Labour's Andrew Little wants to give the Treaty Negotiations portfolio another crack, saying his priority will be to reach a settlement with the country's largest iwi, Ngāpuhi, if he's retained as minister.
It's something he and his predecessors have failed to do in more than a decade, and whānau warn the Crown will keep getting nowhere unless something new is brought to the table.
Little's historic speech at Waitangi this year, completely in te reo Māori, blew away many people from the Far North iwi.
said his kōrero gave her hope.
"Andrew Little said some almost unbelievable things, recognising hapū rangatiratanga, recognising the importance and place of He Whakaputanga and we have become very wary of what comes out of minister's mouths and out of the Crown.
"I'm sure many Ngāpuhi people listening that day and since have been quite surprised and certainly my hapū are looking forward to what that all means."
But the Uri Taniwha hapū spokesperson said after so many years - and so many promises - it was going to take a lot more than words to unify Ngāpuhi and get a Treaty settlement across the line.
"I think people have just assumed this was a given because we haven't actually heard anyone say this before, but I think the thing that is going to help us continue, is that the Crown through Te Arawhiti, through the minister, through the minister's staff look really closely at how they're treating us," they said.
"I think since 1840 there's been an expectation that there would be fairness and justice afforded to both iwi Māori, hapū and the Crown. I think our people have always afforded the Crown a level of fairness and respect but we haven't received the same. If that's in the room then we might actually get somewhere."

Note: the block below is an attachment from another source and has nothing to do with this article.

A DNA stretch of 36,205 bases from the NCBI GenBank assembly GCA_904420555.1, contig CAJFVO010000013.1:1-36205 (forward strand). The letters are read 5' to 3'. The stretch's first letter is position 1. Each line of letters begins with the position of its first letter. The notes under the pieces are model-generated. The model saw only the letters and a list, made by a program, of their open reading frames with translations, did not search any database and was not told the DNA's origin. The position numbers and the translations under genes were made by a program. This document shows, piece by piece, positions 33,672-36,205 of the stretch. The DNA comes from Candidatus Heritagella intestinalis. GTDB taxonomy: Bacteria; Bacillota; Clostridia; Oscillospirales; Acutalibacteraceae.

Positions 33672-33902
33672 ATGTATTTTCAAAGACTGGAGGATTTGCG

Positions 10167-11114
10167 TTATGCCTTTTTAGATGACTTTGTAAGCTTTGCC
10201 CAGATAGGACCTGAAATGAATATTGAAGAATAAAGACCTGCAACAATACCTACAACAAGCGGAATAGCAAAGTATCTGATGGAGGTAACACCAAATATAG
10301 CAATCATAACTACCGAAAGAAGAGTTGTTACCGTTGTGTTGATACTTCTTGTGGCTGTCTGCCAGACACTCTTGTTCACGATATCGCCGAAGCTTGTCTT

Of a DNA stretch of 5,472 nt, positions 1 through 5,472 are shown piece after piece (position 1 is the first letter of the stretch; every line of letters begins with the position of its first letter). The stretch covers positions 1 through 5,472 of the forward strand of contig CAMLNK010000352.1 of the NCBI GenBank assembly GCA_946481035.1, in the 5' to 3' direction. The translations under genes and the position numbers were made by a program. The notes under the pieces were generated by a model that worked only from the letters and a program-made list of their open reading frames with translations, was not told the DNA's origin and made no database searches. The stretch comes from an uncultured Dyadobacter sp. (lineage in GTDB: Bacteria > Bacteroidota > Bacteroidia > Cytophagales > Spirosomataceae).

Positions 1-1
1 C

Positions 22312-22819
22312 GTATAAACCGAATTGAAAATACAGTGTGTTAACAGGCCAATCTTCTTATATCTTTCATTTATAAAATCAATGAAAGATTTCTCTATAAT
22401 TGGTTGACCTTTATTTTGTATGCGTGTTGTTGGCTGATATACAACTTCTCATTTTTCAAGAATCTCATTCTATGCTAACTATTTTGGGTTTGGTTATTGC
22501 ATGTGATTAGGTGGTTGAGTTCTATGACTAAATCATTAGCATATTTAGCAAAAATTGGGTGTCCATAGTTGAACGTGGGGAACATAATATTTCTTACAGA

Ngāpuhi has more than 100 registered sub-tribes or hapū, but the Crown has persistently insisted it will only negotiate a single commercial settlement for the entire iwi.
Ngāti Hine spokesman Pita Tipene said hapū wanted to retain their independence, their rangatiratanga, and a single settlement just wouldn't cut it.
"There can't be a single commercial settlement and the Ngāpuhi settlement table keeps putting people into one slot. That's going to continue to be the problem, and whoever the new minister is has to come in with some fresh thinking.
"We want a minister who is going to listen, because it seems that it doesn't matter how many of the hapū tell the Government and the minister, the more they stay in an entrenched position."
Himiona agreed - and said the new government's minister must be willing to negotiate on their terms.
"It's far more convenient just to give a lump sum, and hand it over and say, 'you guys sort it out now'," she said.
"That's not a way to negotiate with people that you've done wrong against."
Little is determined to work fairly through every challenge alongside hapū.
He admitted he hadn't always got it right, but he wasn't giving up.
"It's been the most challenging portfolio and the most rewarding portfolio," he said.
"It's had some of the hardest issues I've had to deal with but again, what I've found so rewarding is the engagement with iwi and learning the stories."
Little has made massive changes this year to make the settlement process easier, including making $500,000 available for hapū to meet for hui and wananga.
Until now, many have had to reach into their own pockets.
Work is also under way to set up a Crown office in Kaikohe to provide dedicated support for hapū - and Little has previously indicated he is happy to break into smaller groups when it comes to negotiating cultural redress.
But he said with so many hapū in a relatively small space, and the risk of overlapping claims, it was still his preference to negotiate a single commercial settlement.
"It's kind of the only preference we have about anything, but in the end this is a negotiation and we have to listen and be respectful. We want to reach an agreement and we will only reach an agreement when everybody is on the same page."
But getting on the same page, with both sides unwilling to budge on the issue of the Crown's desire to negotiate a single commercial settlement, makes that seem as unlikely as ever.